We look forward to seeing what you find out! Submit photos, videos or a write-up of what you've done here.
Monday 27th April 2020
LO: To be able to describe the life-cycle of a plant.
- read through the PowerPoint.
- watch the video.
- read the eBook.
- be CREATIVE to show us what you've learned.
Good morning Year 3,
For your Scientific exploration this week, we'd like you to have a look at the life cycle of a plant. If you had a go at the science investigation that we set for you before Easter, then you're probably already familiar with part of it.
Once you have explored the PowerPoint presentation, video and eBook, then what we'd really like is for you to get creative. You can do whatever you want to show us what you've learned.
- make a model;
- create a poster;
- record yourself doing a rap about it;
- produce a fact book;
- write your own PowerPoint presentation;
- create a paper-plate spinning dial;
- come up with an abstract dance;
- or think of your own idea.
However, if you can't think of anything to do, there is an activity sheet attached below that you can have a go at to show what you've learned.
Click the link to access the free eBook. Get your parents to use the voucher code 'UKTWINKLHELPS' to access the resource for free if they haven't already singed up.
Send us your work: SHOW OFF WHAT YOU'VE DONE.
-------------------- Literacy --------------------
Our Literacy home learning is going to be based on the Greenpeace advert 'Rang-tan' and the issues surrounding deforestation - the cutting down and removal of big areas of the rainforest. I will be posting a range of activities on here for you to work through at your own pace. There will be a range of different activities to give you chance to practise your drama, writing, reading, grammar, handwriting, editing and publishing. I can't wait to see your fantastic work!
Watch the advert below and discuss what you think it is about with your grown ups. What do you already know about palm oil? Have you seen the advert before?
Create a story map and actions for the poem which narrates the advert. You could choose your favourite verse or challenge yourself to story map the whole poem. Remember to create an action and a picture for as many words as you can to help you learn it off by heart. There is a copy of the text below to help you with this. Practise using your story map to perform the poem. You could get your whole family involved and teach them your actions too! I would love to see photos of your fantastic story maps - Click here if you would like to upload a photo of your work to share on the blog.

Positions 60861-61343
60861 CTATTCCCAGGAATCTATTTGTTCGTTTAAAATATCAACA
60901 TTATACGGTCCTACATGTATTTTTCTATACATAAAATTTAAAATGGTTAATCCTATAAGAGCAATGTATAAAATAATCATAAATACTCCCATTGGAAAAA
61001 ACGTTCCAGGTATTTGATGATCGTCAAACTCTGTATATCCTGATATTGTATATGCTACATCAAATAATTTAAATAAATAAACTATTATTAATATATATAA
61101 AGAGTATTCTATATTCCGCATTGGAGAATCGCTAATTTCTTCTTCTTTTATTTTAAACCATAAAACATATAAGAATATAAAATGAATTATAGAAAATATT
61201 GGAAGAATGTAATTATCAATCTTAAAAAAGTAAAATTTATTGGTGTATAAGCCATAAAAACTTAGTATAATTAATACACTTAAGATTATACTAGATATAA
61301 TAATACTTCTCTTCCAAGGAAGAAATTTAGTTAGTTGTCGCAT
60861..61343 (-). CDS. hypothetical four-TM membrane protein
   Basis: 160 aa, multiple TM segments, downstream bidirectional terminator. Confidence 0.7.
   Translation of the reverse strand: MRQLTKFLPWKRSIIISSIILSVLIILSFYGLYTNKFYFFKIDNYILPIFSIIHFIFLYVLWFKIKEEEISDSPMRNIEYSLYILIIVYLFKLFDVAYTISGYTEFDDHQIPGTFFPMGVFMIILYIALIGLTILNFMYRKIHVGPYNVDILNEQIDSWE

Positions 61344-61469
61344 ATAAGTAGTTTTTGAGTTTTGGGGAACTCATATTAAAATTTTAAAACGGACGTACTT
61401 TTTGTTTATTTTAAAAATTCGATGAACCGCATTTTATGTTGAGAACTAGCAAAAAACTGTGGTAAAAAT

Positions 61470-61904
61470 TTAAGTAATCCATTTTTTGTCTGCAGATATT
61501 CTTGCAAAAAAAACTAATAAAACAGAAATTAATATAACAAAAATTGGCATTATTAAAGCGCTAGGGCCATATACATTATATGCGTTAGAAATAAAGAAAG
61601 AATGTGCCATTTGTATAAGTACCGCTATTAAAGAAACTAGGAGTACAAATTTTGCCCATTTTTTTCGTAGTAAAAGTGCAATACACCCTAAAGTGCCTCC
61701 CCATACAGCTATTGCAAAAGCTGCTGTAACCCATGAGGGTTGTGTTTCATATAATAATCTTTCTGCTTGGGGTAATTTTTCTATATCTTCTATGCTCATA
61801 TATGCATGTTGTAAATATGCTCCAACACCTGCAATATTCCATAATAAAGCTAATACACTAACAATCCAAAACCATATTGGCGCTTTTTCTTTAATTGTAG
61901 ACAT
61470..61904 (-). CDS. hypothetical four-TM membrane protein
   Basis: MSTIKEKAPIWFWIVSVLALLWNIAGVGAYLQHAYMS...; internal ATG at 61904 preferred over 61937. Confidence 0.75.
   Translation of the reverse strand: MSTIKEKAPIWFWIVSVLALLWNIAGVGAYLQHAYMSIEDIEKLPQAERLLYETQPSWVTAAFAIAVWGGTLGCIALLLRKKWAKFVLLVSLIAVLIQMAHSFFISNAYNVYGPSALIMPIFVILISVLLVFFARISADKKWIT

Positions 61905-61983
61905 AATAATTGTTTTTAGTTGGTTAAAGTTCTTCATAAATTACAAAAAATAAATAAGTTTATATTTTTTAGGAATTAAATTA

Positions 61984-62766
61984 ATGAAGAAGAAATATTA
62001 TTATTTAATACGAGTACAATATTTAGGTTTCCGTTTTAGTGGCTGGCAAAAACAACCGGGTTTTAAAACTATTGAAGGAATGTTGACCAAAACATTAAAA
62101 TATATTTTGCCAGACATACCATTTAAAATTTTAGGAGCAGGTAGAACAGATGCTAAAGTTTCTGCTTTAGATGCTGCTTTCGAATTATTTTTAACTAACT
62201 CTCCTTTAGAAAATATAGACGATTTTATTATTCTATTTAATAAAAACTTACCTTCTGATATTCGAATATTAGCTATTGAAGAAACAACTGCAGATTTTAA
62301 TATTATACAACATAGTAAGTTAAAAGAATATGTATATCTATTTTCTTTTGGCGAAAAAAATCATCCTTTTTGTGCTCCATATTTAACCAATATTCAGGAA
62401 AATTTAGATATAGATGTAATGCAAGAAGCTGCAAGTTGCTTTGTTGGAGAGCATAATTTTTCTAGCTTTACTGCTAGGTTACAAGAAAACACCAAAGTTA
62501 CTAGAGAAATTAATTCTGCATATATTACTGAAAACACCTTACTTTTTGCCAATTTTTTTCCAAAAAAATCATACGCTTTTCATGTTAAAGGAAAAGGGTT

Read the text about Orangutans and have a go at answering the questions. Remember, we usually read non-fiction texts to retrieve information so most of the questions are practising this skill. Read each question carefully and decide what information you're looking for then skim and scan to find the answer and retrieve it from the text. Click on the link below to see the text and questions. There are also answers for you to check your work.
1. Click here to learn how to draw your own orangutan.
2. Write as many expanded noun phrases you can think of to describe the orangutan or the rainforest around him.
Top tip! Pick a part of the orangutan eg. eyes then think of adjectives which describe the eyes eg. dark and beady.
3. Use your expanded noun phrases to write a description of an orangutan using full sentences.
Remember to read your sentences back to check your spelling and punctuation.
4. Say cheese! Click here if you would like to upload a photo of your work to share on the blog.
Research Time! Use the internet to find the answers to these questions:
Where in the world are orangutans found?
How would you describe their appearance? (what they look like)
What food do orangutans eat?
Where do they sleep?
Remember to group similar facts together. This will make the information easier to use in our writing (Task 6!)
Click on the link below to download and print your very own orangutan explorer's notebook to make notes about the information you find. (You can of course make your notes anywhere!)
This one might take you a couple of days!
Using the information from your research, create an orangutan fact file.
- start with an introduction explaining what you're writing about -> orangutans!
- use sub-headings to organise your information into groups eg. 'Diet' or 'What do orangutans eat?'
- use questions to interest your reader eg. Did you know....?
- write captions explaining what your photos or drawings show
Draft your writing first to give you chance to edit any mistakes and add in those extra fantastic ideas that come to you later on. Once you're happy with your super writing, get creative with your publishing. You could create your fact file by hand or on the computer. There are some examples below to give you some ideas.
I can't wait to see you brilliant work! Click here if you would like to upload a photo of your fact file to share on the blog.
If you have any problems with uploading your file or photo, please sent these through to firstname.lastname@example.org